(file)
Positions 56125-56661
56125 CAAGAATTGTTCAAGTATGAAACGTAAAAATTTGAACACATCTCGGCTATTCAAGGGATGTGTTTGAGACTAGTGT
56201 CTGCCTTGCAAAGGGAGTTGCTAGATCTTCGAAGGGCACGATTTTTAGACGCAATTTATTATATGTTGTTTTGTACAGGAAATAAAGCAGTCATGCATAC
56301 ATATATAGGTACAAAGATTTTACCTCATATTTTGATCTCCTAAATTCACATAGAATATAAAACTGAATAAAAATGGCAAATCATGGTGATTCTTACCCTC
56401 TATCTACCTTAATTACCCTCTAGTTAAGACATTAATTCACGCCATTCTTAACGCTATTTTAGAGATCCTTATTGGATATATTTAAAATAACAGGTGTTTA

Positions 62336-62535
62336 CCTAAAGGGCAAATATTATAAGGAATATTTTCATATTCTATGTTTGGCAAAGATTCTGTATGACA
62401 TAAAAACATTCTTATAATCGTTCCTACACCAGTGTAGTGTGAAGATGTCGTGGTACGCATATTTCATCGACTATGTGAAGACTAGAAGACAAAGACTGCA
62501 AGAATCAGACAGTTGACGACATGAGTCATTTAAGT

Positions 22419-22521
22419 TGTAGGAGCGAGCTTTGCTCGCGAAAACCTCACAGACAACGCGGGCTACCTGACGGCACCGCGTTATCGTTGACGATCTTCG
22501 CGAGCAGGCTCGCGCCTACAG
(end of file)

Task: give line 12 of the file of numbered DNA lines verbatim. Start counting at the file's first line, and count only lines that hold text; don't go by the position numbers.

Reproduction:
22501 CGAGCAGGCTCGCGCCTACAG